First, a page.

Nor did Gods precept (‘Abraham, kill now thy son, even Isaac thine only begotten son’) ever include this, ‘Abraham, root out of thine heart all desire and inclination-na­tural in a father to preserve the life of the child.  So the posi­tive command of the Father, that the Son of God should lay down his life for his sheep, did never root out of the sinless na­ture of the man-Christ a natural desire to preserve his own being and life, especially He desiring it with special reserva­tion of the will of God commanding that He should die.”

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The Covenant of Life Opened...  (1655)

pp. 70-71

“He that is under grace finds sweetness of delight in a positive law though the thing commanded be as hard to flesh and blood as to be crucified, Jn. 10:18, yet it obtains a sweetness of holiness from God’s will, Ps. 40:8, ‘I delight to do thy will, O God,’ (even to be made a curse and crucified) ‘thy Law is within my heart,’ and He would but ‘fulfill all righteousness,’ even that which seems to be the outside of the Gospel, to be sprinkled with water, Mt. 3:15, and this Christ would do as under the Covenant of Grace.’

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p. 30

“…for every sin against a positive law, to eat of the Tree of Knowledge, or for the Jews to eat swine’s flesh, before Christ abolished such laws, as well as sins against the Law of nature, are contrare to the glory of God”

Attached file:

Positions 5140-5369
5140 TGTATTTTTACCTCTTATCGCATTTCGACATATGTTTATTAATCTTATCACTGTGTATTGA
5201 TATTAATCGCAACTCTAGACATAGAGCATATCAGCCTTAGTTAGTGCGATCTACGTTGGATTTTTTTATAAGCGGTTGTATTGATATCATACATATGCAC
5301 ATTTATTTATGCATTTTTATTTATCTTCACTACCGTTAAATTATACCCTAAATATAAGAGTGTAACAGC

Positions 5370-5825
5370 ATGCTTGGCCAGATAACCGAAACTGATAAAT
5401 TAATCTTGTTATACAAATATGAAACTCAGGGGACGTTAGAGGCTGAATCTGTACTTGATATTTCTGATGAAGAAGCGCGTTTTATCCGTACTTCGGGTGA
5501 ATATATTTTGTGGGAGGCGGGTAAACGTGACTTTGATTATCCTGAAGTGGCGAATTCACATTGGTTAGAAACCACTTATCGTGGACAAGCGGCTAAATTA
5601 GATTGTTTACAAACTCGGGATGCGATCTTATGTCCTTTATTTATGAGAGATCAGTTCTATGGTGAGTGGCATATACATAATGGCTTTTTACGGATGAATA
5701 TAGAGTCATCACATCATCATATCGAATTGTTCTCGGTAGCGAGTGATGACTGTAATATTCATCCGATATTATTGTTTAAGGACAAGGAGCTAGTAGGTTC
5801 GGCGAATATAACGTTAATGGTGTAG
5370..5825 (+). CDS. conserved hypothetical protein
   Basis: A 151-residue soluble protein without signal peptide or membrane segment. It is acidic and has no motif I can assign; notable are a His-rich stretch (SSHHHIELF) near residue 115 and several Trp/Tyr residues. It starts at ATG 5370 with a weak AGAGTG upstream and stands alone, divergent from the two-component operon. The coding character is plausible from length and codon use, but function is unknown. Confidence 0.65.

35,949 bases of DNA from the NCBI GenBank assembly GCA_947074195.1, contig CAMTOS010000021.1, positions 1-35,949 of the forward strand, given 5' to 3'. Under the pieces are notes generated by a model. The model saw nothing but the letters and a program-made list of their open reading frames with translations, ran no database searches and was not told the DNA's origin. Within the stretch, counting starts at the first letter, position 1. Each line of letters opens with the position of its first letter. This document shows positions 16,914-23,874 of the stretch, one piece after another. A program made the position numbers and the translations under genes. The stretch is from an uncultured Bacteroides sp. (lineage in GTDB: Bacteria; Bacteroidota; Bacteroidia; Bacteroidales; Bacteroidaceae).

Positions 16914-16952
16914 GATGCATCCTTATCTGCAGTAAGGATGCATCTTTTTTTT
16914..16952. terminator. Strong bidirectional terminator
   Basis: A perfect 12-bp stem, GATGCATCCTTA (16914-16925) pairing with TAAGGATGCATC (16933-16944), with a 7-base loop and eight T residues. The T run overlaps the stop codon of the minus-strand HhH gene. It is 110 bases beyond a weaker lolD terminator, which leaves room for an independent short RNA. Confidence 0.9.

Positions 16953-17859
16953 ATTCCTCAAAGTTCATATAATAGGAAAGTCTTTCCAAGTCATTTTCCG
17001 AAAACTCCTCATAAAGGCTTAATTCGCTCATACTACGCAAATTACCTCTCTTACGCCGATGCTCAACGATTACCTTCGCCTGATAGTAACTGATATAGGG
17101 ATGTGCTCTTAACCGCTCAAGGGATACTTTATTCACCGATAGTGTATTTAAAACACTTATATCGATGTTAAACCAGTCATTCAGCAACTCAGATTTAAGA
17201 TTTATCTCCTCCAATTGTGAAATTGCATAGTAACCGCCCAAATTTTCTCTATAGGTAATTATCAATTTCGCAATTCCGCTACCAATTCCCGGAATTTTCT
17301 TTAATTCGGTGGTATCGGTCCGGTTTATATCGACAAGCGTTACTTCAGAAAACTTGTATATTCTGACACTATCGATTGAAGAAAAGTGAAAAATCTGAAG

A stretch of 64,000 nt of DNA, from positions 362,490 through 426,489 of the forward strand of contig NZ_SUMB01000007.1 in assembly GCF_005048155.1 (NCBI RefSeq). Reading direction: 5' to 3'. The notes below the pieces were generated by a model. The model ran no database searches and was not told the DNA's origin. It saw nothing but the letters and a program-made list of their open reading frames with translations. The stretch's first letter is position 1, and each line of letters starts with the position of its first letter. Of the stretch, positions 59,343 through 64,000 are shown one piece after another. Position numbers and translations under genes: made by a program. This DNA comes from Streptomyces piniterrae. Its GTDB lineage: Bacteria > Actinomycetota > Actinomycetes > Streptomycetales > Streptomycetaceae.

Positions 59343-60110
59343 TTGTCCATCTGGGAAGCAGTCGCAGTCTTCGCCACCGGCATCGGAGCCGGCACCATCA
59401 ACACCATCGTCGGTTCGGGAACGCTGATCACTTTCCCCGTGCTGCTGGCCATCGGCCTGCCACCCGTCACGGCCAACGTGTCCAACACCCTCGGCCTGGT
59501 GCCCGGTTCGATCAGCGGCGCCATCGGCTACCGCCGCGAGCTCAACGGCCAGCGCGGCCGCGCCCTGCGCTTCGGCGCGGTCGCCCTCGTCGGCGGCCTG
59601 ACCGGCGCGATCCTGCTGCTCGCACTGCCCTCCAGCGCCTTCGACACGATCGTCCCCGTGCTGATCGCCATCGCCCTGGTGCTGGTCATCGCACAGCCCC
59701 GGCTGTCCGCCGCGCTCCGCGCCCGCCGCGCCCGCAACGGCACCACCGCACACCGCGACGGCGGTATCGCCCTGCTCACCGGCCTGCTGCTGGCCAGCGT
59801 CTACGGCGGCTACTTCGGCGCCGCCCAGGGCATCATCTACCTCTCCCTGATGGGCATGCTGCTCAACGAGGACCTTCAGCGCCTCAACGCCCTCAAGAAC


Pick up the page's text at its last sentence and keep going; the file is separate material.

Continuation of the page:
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Influences of the Life of Grace…  (London, 1659), pp. 110-111

“Sometime he [Satan] tempts to lawful liberties, to ear, setting the Law of nature in opposition to the divine positive-law, Gen. 3.  ‘The tree is good for meat;’ then God and Nature ordained it for food.  In all which, holy Sovereignty gives influences natural to the tem­pter; nor will He have us to question his Sovereignty.”

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God’s Eternal Decrees are Positive

God’s eternal decrees are positive in that they do not flow necessarily out of his nature or essence.  Rather, as He has chosen them from amidst other infinite alternatives, and could have chosen otherwise (see our page On Possibilities & Hypotheticals), as He had the ability and power to do so, so his decrees have been positively set forward by Him.

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Samuel Rutherford

The Covenant of Life Opened…  (Edinburgh, 1655), pp. 17-18

“God can serve Himself of nothing, yea, that there are not created, locusts, caterpillars more numerous than that all the fruits of the earth can be food to them, preach the glory of the Lord’s goodness to man, and what are never to be, no less than all things that have futurition [come into being], or shall come to pass either absolutely or conditionally, are under the positive decree of God, else we should not owe thanks to the Lord for many evils that never fall out, that the Lord turns away violent death, violence of men and wild beasts, and many possible mischiefs, contrair to Deut. 28:11-12; Lev. 26:6; Ps. 34:20; Ps. 91:5-8.

And all these beings or no-beings owe themselves to God to hold forth the glory of goodness, wisdom, mercy, justice, etc. suppone [suppose] there had never been sin: Far more now, who wants matter of meditation, or can write a book of all the pains, achings, convulsions, pests, diseases that the Lord decreed to hold off? so that every bone, joint, lith [limb], hair, member, should write a Psalm Book of praises, Ps. 35:10, ‘All my bones shall say, Lord, ‘Who is like unto thee?””